Hurricane Harvey continues to unleash its wrath on the Texas and Louisiana coast, creating serious problems for energy consumers and producers.
Since Aug. 25, Harvey’s high winds and heavy rains have caused the temporary closing of some oil and natural gas exploration and production in the Gulf of Mexico and onshore southern Texas, but the major problems have been associated with the closing of many oil refineries.
According to the Oil and Gas Journal, the U.S. Bureau of Safety and Environmental Enforcement (BSEE) reported that 18.5 percent of U.S. gulf oil production, or 323,760 barrels per day (b/d) is shut-in as of Aug. 30. BSEE also estimates that 18.98 percent, or 611 MMcfd, of U.S. natural gas production in the Gulf has been halted.
Personnel remain evacuated from 102 production platforms in the Gulf, 13.84 percent of the 737 manned platforms. Personnel remain evacuated from five offshore rigs, or 50 percent of the rigs of this type previously operating in the Gulf.
“In South Texas, drilling, completion, and production activities are expected to begin slowly ramping up through this week as operators assess damage to their assets and remobilize personnel,” the Oil and Gas Journal report stated. “ConocoPhillips, EOG Resources Inc., and Baytex Energy Corp. are among firms reported to be resuming activity in the region.”
Even though the hurricane did not reach the oil-rich Permian Basin of West Texas, there have been reports of problems getting crude oil transported out by pipeline to the Gulf coast because of distribution and refinery problems.
All six refineries in the Corpus Christi area, seven refineries in the Houston-Galveston area, and two refineries in the Beaumont-Port Arthur area were shut down or in the process of shutting down, according to public reports. These refineries have a combined refining capacity of 3.87 million b/d, equal to 39 percent of total Gulf Coast (PADD 3) refining capacity and 20.9 percent of total U.S. refining capacity.
Five more refineries in the Gulf Coast region with a total capacity of 1.5 million b/d were operating at reduced rates.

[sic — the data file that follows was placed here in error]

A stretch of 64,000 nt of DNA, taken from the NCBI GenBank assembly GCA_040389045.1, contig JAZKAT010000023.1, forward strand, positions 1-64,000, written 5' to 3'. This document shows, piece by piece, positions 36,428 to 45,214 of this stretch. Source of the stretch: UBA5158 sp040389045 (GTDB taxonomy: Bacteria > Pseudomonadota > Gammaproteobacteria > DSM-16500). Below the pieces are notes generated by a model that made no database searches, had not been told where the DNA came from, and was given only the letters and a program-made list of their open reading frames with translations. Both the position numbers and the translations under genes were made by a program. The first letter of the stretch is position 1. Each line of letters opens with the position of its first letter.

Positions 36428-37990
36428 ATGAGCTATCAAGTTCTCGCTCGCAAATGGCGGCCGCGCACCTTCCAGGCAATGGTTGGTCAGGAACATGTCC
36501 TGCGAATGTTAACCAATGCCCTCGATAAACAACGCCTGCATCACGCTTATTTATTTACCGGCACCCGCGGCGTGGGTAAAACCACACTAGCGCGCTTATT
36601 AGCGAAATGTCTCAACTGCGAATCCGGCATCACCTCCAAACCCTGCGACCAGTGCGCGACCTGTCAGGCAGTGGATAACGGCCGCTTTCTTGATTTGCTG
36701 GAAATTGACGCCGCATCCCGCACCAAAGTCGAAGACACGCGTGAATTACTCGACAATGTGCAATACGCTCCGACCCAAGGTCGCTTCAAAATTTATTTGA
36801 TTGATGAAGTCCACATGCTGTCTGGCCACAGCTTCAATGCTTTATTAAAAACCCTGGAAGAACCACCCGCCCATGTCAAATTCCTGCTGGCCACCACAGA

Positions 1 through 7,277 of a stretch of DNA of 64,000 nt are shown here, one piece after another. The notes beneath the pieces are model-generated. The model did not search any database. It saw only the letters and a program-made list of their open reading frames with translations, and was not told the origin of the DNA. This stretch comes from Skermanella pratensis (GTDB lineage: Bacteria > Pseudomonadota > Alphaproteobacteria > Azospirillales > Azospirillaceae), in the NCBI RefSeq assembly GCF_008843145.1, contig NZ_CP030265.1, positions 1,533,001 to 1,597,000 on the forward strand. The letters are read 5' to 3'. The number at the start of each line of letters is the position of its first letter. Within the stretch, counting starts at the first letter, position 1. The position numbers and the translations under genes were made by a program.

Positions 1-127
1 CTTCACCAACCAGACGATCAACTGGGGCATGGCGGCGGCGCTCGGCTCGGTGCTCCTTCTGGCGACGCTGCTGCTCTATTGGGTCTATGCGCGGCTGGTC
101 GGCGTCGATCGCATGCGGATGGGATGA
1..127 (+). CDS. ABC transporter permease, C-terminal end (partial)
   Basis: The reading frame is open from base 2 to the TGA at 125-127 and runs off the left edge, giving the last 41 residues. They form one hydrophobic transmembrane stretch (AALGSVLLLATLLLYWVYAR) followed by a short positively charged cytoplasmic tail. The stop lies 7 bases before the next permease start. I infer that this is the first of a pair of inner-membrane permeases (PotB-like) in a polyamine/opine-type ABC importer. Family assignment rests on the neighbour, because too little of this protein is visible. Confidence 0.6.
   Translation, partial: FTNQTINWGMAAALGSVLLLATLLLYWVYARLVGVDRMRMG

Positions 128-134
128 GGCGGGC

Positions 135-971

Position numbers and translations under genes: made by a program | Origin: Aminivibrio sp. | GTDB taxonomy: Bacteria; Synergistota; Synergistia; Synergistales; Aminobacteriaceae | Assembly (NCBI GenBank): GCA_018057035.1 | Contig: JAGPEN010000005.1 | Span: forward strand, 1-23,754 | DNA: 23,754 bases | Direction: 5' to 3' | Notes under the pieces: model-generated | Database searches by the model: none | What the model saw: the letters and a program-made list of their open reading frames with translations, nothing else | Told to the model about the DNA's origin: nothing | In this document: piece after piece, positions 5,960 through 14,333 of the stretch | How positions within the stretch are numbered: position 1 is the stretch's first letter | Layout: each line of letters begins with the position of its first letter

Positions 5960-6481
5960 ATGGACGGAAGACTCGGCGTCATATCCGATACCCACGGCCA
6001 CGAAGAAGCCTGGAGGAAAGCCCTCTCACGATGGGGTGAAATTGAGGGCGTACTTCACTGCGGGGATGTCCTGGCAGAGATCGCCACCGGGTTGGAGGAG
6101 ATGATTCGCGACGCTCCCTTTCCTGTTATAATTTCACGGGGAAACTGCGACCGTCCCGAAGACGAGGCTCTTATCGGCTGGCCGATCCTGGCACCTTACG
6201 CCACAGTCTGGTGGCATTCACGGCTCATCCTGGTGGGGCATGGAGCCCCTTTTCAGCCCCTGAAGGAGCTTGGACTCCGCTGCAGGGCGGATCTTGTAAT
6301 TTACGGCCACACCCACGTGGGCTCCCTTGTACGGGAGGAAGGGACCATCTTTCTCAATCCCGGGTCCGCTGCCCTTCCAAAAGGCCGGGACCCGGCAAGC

The Port Arthur-Lake Charles refining hub along the Texas-Louisiana border with a combined capacity of 2.3 million b/d has received large amounts of rain. Some 20 oil tankers carrying 15.3 million barrels of imported crude near Texas ports were unable to offload due to port closures.
All major ports along the Texas Gulf Coast except Brownsville were closed as of Aug. 31, but the Port of Corpus Christi and Galveston were expected to resume operation soon.
With the backlog of crude oil supplies, prices for crude oil on the New York Mercantile Exchange (NYMEX) closed lower by $0.48 to $45.96 on Aug. 30. Gasoline prices, on the other hand, gained $0.1014 to settle at $1.8847 per gallon.
Refinery runs ahead of the storm were high, which has prevented much larger spikes in gasoline prices.
There were reports of some service stations in Texas being low or temporarily out of gasoline, but officials cautioned consumers to stay calm. When consumers panic and top off their vehicles’ tank, they add to the shortage, creating even more pressure on price.
The refineries on the Gulf coast have an oversupply of crude oil. When the refineries become operational again, the undersupply of refined products (gasoline) will be replenished.
Alex Mills is President of the Texas Alliance of Energy Producers. The opinions expressed are solely of the author.
Alex Mills is the former President of the Texas Alliance of Energy Producers. The Alliance is the largest state oil and gas associations in the nation with more than 3,000 members in 305 cities and 28 states.
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